17. 19. The Reservations…Cont’d. <ul><li>Many tribes refused to move onto reservations </li></ul><ul><li>Chief Joseph (Nez Perce) </li></ul><ul><li>Marched his people 1,500 miles from Oregon to Canada </li></ul><ul><li>Apaches fought w/Geronimo in New Mexico </li></ul><ul><li>Tribes also fought throughout Kansas, Oklahoma, and Texas </li></ul>This Presentation is Available Online at: www.livingamericanhistory.blogspot.com
  18. 20. Little Big Horn <ul><li>In 1868, a treaty was made between Sioux and the US government </li></ul><ul><li>Sioux would always own Powder River hunting grounds </li></ul><ul><li>In 1875, US government ordered Sioux to vacate Powder River and move to reservations </li></ul><ul><li>Chief Sitting Bull led Sioux and Cheyenne warriors to the Little Big Horn River, west of the hunting grounds </li></ul>This Presentation is Available Online at: www.livingamericanhistory.blogspot.com
  19. 21. Little Big Horn…Cont’d. <ul><li>The US military wanted to force the tribes back to the reservation </li></ul><ul><li>George Custer led the assault of US Cavalry </li></ul><ul><li>He did not know that the Indian warriors outnumbered him w/3 times his strength </li></ul><ul><li>He divided his cavalry into 3 columns each being driven back </li></ul>This Presentation is Available Online at: www.livingamericanhistory.blogspot.com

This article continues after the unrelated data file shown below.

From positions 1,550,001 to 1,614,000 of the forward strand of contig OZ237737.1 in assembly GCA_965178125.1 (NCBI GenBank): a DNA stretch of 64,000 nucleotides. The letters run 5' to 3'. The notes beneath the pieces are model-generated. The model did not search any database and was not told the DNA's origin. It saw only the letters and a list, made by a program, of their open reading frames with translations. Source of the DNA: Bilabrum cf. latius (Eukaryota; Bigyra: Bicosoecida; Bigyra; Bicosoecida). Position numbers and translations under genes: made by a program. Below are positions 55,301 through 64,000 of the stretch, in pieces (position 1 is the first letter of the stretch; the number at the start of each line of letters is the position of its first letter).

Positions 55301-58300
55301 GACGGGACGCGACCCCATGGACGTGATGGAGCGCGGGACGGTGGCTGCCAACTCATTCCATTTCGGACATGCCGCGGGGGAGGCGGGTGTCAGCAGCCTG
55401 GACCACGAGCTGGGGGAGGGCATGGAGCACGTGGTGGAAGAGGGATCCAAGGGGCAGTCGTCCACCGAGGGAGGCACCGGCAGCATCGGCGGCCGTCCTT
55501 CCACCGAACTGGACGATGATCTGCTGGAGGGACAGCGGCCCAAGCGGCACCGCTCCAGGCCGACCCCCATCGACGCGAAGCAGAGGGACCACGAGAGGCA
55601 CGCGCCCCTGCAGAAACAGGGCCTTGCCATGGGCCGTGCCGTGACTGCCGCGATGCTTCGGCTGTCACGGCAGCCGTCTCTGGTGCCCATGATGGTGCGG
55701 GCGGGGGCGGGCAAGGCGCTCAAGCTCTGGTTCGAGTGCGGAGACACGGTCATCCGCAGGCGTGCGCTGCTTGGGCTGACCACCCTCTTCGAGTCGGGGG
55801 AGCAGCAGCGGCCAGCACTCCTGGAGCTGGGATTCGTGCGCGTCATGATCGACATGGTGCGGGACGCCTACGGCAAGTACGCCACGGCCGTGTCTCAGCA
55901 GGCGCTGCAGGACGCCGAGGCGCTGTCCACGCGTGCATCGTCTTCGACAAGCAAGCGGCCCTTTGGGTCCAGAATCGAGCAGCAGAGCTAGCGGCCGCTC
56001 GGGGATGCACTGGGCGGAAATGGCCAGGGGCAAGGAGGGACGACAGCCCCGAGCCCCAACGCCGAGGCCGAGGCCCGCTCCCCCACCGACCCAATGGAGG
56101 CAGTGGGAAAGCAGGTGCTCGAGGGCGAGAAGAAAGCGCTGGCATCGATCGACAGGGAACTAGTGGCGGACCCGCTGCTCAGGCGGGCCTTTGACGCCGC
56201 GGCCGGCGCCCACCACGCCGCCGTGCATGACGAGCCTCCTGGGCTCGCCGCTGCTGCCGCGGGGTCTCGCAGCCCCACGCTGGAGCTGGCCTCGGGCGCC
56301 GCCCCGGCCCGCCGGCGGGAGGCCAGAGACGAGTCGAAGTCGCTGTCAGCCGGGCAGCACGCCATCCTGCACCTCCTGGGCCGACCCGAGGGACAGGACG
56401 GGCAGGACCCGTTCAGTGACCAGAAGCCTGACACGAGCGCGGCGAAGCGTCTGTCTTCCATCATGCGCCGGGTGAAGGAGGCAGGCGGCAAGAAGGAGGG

20. 22. Little Big Horn…Cont’d. <ul><li>Custer faced one of the fiercest Sioux—Crazy Horse </li></ul><ul><li>Custer ordered his men to shoot their horses to make a wall </li></ul><ul><li>Custer and his men were killed before the Indians retreated from approaching reinforcements </li></ul>This Presentation is Available Online at: www.livingamericanhistory.blogspot.com
  21. 23. Wounded Knee 1891 <ul><li>In response to the outlawing of native freedom (by the move to reservations) many natives looked to the shaman Wovoka </li></ul><ul><li>Wovoka promised the “Ghost Dance” would bring back dead natives, buffalo would return, new soil would cover the whites and restore the prairie </li></ul>This Presentation is Available Online at: www.livingamericanhistory.blogspot.com
  22. 24. Wounded Knee 1891…Cont’d. <ul><li>The Ghost Dance spread to Sioux reservations at Pine Ridge (SD) </li></ul><ul><li>Scared white Indian Agents who called for protection </li></ul><ul><li>Sitting Bull was killed in Canada in December </li></ul>This Presentation is Available Online at: www.livingamericanhistory.blogspot.com